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MP challenges Government to invest in rail to save Rimrose Valley

Sefton Central MP Bill Esterson says he will keep up the pressure on the Government in order to save the Rimrose Valley from the bulldozers and protect the public from dangerous roadside air pollution.

The MP asked the Transport Secretary Chris Grayling in the Commons what the Government was doing to invest in rail services to take freight off the roads.

The MP was left baffled by the response of the Minister who used the opportunity to announce plans to look at re-opening a section of the line in Yorkshire.


Mr Esterson said: “The Government say they want to reduce roadside emissions yet announce that a road is being built through the Rimrose Valley to carry freight from the Port of Liverpool.

“This is an area of the country that already has some of the highest levels of emissions, levels that are accepted to be dangerous and which a court ruled recently that the Government had not done enough to address.

“Why aren’t the Government listening to calls for improving rail infrastructure and increasing rail freight as an answer to this problem.

“The Government showed it has not got a grip of this problem when Conservative Minister, Chris Grayling got up and starting talking about reopening the Skipton to Colne line as a potential solution due to it being near Drax power station.

“Biomass is only one product imported at the Port of Liverpool and news of this small section of track possibly re-opening will be cold comfort those who who need investment in the railways near to the port.

“I and my constituents value the Rimrose Valley Country Park and we don’t want to see a road built through it when the alternatives have not been properly considered.”

Mr Esterson recently wrote to the Environment Minister Therese Coffey to challenge the Government’s response to the recent  High Court judgment on tackling roadside nitrogen dioxide (NO2) concentrations. The Court ruled that the Government’s plan for reducing NO2 in Sefton was inadequate and that excessive levels of NO2 in the borough were unacceptable.

The Government said it would ask Sefton Metropolitan Borough Council to formulate a plan to reduce NO2 levels.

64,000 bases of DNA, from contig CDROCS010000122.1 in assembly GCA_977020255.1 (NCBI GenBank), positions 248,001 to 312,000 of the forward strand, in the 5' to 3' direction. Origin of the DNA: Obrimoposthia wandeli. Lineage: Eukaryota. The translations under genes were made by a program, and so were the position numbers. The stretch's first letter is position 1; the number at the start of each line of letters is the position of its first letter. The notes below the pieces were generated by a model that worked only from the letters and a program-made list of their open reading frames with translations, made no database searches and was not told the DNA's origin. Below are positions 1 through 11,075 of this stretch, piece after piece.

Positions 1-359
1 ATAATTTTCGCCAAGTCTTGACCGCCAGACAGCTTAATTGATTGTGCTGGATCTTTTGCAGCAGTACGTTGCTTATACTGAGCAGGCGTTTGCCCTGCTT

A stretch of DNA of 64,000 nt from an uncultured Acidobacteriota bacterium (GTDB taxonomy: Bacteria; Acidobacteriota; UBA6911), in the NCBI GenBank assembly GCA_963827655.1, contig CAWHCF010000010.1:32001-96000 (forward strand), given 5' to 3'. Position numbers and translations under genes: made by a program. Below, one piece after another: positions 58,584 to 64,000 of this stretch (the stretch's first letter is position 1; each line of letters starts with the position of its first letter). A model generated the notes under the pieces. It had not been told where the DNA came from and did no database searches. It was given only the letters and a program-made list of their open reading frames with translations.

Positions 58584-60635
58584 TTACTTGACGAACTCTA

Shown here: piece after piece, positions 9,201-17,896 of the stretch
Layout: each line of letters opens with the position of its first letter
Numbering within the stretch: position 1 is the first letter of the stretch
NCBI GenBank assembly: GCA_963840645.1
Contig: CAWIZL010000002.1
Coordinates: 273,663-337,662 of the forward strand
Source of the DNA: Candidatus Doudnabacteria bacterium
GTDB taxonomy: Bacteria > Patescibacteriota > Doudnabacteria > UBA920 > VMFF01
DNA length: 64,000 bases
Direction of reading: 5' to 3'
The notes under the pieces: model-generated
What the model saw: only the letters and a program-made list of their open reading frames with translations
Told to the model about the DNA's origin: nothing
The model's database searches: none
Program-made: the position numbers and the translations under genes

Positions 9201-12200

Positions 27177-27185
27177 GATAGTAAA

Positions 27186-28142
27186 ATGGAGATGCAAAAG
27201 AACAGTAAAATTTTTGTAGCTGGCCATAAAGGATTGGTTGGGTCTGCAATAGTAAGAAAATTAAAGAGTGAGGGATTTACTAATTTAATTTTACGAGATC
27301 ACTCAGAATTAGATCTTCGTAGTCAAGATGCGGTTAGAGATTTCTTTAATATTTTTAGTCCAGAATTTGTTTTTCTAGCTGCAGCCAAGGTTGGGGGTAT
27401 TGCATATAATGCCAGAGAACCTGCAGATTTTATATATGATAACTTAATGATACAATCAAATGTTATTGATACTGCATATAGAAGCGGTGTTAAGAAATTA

Mr Esterson wrote: “Given the court criticised the Government, it is baffling that you appear to be putting the responsibility onto local authorities to respond, when you have cut their budgets to the bone.

“And further, it appears remarkable that given the court ruling and your own supposed commitment to reducing roadside emissions, that the Department for Transport is planning to build a new road from the Port of Liverpool, an area with some of the poorest air quality in the country.

“Please can you therefore tell me what evidence there is that this new road, which will also go through Rimrose Valley Country Park in my constituency, will not increase the levels of NO2 above acceptable levels and what the projected NO2 levels are for the new road as it passes through the Rimrose Valley.”

Mr Esterson added: “In the South of England a tunnel would be built judging by the decision to build a new tunnel under the river Thames. Sefton Council is proposing a tunnel for road traffic, so please will you consider their proposal. This is a public health emergency and residents in the borough of Sefton are at real risk from air pollution. We should be investing in rail freight not adding to the congestion and pollution which comes from more lorries on our roads. If this government will not make such an investment, they should step aside because the next Labour government will invest in rail.”

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